The Australian Council of State School Organisations (ACSSO) made a submission to the Budget in response to the Productivity Commission's report on the results of the National School Reform Agreement. The report showed massive discrepancies in the school system and little overall development, and the negotiating period for the agreements has been prolonged by 12 months. Families are most equipped to help their children achieve well in school when schools welcome families as they are and make frequent efforts to know, listen to, and learn from parents. ACSSO believes that creating a collaborative connection with the school and families at the local, regional, state, and federal levels is the most successful way of lobbying. This Budget will not solve all of our problems, but it will take important steps towards achievement.
ACSSO requests that the government ensure that all children and adolescents in Australia have access to mental health prevention and early intervention, commit to and fund a minimum of one school-based psychologist per 500 students, develop a set of national standards for school-based psychological services, and remove the prerequisite that all school counsellors have a teaching degree and have taught for two years. The Family Engagement Circle is a professional development tool and workshop that may be used by schools and educators to strengthen family engagement practises. Research suggests that regularly involving families in educational and community development activities improves outcomes for individuals and their families, enhances family relationships, and contributes to overall family well-being. The Family Engagement Circle, which ACSSO established in 2017, is a continuous endeavour that requires a paradigm change from seeing families as part of the issue to collaborators in developing solutions. To address student wellbeing, ACSSO calls on the federal government to fund a policy development process that integrates well-being as a school issue, introduce less stressful forms of assessment, work with parents to enhance students' achievement and sense of purpose, and provide government schools with the technological capacity to engage students who are vulnerable or experience disadvantage.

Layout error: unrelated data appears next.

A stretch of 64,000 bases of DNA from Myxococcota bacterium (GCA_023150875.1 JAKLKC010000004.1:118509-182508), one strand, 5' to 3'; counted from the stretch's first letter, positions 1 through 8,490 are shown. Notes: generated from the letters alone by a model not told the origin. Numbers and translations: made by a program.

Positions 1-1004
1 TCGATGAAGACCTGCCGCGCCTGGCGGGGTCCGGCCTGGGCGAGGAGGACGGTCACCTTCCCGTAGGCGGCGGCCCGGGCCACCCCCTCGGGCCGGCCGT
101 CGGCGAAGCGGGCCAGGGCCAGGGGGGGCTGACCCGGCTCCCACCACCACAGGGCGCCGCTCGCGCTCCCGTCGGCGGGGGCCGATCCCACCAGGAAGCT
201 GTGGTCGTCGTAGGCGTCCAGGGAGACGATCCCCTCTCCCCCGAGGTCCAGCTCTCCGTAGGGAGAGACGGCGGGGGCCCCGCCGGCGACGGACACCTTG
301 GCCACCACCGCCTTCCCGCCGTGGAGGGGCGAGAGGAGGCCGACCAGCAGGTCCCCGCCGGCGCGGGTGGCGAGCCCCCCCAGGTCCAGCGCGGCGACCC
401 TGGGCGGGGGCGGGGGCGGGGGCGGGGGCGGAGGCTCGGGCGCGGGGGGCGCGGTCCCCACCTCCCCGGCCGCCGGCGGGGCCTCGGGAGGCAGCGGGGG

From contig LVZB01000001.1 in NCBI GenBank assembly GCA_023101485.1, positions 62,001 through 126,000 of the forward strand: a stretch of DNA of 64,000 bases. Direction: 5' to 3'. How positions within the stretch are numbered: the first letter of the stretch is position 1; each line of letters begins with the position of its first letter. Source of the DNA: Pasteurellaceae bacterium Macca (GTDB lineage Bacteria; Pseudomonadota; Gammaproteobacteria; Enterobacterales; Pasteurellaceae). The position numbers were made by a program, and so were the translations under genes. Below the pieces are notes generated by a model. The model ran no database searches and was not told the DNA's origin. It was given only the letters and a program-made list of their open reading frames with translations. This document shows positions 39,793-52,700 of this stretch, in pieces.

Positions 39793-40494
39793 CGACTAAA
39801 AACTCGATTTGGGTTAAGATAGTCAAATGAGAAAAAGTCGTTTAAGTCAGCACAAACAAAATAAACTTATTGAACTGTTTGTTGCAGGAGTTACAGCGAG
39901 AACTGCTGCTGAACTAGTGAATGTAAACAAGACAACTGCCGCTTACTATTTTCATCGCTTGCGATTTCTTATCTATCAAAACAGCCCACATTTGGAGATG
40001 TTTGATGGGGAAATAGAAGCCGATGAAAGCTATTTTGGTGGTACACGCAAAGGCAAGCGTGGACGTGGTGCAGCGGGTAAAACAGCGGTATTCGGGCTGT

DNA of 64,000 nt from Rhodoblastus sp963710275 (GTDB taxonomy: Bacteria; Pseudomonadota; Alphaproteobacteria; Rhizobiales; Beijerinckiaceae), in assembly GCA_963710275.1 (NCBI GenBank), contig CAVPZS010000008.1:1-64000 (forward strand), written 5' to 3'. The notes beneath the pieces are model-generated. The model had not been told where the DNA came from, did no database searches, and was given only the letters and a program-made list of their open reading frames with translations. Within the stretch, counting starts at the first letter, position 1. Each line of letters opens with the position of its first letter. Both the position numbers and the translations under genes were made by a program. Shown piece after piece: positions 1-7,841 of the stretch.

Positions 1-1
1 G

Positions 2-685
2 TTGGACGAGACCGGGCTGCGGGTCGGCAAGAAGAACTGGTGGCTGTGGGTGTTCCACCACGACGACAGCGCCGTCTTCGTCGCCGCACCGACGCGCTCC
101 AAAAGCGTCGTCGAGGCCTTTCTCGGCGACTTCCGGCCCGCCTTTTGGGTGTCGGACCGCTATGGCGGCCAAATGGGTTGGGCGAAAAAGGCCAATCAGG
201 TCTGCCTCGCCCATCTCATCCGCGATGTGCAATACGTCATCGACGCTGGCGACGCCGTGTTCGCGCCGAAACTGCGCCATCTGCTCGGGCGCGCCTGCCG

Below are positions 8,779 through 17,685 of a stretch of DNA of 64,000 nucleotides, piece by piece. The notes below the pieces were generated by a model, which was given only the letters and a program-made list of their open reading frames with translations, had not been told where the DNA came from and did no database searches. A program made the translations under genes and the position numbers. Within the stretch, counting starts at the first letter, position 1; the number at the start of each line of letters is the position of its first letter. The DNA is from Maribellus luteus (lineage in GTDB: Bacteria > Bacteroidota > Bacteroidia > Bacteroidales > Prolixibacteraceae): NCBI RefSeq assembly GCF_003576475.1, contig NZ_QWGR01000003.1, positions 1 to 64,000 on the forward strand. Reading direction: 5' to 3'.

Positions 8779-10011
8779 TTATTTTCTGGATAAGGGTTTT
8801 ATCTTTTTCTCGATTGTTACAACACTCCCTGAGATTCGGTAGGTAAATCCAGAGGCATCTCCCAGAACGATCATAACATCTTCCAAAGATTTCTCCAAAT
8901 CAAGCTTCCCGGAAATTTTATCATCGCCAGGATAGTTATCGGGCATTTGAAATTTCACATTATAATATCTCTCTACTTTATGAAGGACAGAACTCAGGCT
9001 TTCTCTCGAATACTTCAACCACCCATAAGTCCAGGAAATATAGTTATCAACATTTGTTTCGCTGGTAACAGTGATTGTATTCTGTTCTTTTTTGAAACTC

ACSSO also examined the effect of remote learning on economically disadvantaged and vulnerable students in surveys conducted during and after the first COVID-19 phase. ACSSO urges the federal government to fund a full digital equity audit in government schools, significant additional investment in ICT equipment and internet access for vulnerable and disadvantaged students, and to assist all students in obtaining a device. In 2010, ACSSO collaborated on a DEEWR-funded initiative called Discuss, Display, Do, which connected skills developed by "parents" via voluntary activities at school with recognised certificates or modules inside certificates and diplomas. This initiative was a huge success, with participants earning Diploma level accreditation and many returning to further study or entering the workforce. ACSSO believes there is a need to revisit this initiative with some changes as part of capacity development and to recognise and celebrate the work of families who support schools beyond their child's involvement.
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